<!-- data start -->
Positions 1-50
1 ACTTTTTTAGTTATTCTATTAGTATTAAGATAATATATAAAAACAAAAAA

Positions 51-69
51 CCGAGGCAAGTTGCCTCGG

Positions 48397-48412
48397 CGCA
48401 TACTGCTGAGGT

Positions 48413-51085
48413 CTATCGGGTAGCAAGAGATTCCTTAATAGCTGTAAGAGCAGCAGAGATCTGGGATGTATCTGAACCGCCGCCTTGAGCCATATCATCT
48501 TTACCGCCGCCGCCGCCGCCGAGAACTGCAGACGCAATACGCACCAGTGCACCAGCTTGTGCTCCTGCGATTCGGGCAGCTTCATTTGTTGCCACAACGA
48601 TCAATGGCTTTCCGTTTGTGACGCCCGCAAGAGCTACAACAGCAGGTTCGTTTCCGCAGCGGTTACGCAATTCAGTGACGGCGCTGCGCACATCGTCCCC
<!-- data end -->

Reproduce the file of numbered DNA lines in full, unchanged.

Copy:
Positions 1-50
1 ACTTTTTTAGTTATTCTATTAGTATTAAGATAATATATAAAAACAAAAAA

Positions 51-69
51 CCGAGGCAAGTTGCCTCGG

Positions 48397-48412
48397 CGCA
48401 TACTGCTGAGGT

Positions 48413-51085
48413 CTATCGGGTAGCAAGAGATTCCTTAATAGCTGTAAGAGCAGCAGAGATCTGGGATGTATCTGAACCGCCGCCTTGAGCCATATCATCT
48501 TTACCGCCGCCGCCGCCGCCGAGAACTGCAGACGCAATACGCACCAGTGCACCAGCTTGTGCTCCTGCGATTCGGGCAGCTTCATTTGTTGCCACAACGA
48601 TCAATGGCTTTCCGTTTGTGACGCCCGCAAGAGCTACAACAGCAGGTTCGTTTCCGCAGCGGTTACGCAATTCAGTGACGGCGCTGCGCACATCGTCCCC